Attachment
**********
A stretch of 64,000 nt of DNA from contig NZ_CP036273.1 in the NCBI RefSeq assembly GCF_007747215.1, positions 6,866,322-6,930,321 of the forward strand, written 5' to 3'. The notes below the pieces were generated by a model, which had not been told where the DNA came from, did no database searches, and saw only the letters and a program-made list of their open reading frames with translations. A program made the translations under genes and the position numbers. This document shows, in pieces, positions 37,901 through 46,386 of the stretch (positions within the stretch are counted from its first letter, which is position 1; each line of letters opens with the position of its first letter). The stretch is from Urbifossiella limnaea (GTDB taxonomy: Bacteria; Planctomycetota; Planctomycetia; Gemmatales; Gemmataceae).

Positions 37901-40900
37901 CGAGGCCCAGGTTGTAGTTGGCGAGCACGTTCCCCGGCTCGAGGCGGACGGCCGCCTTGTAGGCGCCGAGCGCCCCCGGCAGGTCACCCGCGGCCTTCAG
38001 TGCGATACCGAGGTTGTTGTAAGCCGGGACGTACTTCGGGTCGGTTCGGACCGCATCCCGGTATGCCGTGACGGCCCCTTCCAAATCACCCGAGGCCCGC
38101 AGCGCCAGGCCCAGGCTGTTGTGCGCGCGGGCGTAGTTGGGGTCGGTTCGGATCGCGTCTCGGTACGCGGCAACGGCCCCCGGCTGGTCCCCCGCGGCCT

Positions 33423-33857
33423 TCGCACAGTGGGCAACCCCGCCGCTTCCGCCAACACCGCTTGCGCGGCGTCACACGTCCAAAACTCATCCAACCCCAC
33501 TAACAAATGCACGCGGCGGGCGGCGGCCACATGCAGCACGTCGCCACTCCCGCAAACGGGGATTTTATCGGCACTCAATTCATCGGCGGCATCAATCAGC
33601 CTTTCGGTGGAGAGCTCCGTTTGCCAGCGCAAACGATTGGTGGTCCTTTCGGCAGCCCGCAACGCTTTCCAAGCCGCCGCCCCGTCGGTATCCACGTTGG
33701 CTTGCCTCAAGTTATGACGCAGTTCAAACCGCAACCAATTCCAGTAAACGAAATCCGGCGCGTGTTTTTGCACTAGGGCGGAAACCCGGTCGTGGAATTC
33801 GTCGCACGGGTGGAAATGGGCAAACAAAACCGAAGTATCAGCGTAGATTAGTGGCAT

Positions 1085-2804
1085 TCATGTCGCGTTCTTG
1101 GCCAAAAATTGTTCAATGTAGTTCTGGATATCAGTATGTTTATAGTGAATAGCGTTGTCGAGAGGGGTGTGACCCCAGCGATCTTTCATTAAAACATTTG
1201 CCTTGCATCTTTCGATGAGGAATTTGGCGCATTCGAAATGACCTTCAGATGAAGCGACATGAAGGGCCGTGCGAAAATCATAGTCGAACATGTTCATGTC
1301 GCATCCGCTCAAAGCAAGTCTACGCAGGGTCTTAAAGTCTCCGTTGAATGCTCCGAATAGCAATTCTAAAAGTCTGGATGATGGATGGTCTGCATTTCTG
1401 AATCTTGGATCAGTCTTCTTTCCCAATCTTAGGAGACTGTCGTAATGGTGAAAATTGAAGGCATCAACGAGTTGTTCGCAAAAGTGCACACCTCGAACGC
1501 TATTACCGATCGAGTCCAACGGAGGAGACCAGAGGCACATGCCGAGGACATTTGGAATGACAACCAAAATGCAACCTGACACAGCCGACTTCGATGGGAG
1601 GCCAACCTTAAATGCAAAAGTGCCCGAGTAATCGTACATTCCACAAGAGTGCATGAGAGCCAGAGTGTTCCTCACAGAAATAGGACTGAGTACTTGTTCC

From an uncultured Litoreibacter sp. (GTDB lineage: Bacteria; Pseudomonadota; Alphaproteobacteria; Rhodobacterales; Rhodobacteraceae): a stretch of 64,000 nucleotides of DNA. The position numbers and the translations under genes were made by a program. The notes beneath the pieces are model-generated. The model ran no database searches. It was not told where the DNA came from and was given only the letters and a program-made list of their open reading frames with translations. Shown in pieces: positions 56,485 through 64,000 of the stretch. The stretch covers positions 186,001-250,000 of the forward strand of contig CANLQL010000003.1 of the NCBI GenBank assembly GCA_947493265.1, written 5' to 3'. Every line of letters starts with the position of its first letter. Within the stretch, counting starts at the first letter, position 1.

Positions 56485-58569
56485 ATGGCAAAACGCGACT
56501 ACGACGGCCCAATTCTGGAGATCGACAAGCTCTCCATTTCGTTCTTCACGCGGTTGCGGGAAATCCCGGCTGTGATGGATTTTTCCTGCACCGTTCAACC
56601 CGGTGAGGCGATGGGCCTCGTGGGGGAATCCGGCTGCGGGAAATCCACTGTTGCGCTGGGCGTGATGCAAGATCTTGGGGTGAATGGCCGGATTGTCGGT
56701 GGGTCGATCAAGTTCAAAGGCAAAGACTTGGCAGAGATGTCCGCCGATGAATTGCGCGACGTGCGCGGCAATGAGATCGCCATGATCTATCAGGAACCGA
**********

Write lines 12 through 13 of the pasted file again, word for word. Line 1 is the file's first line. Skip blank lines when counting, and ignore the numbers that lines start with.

Positions 1085-2804
1085 TCATGTCGCGTTCTTG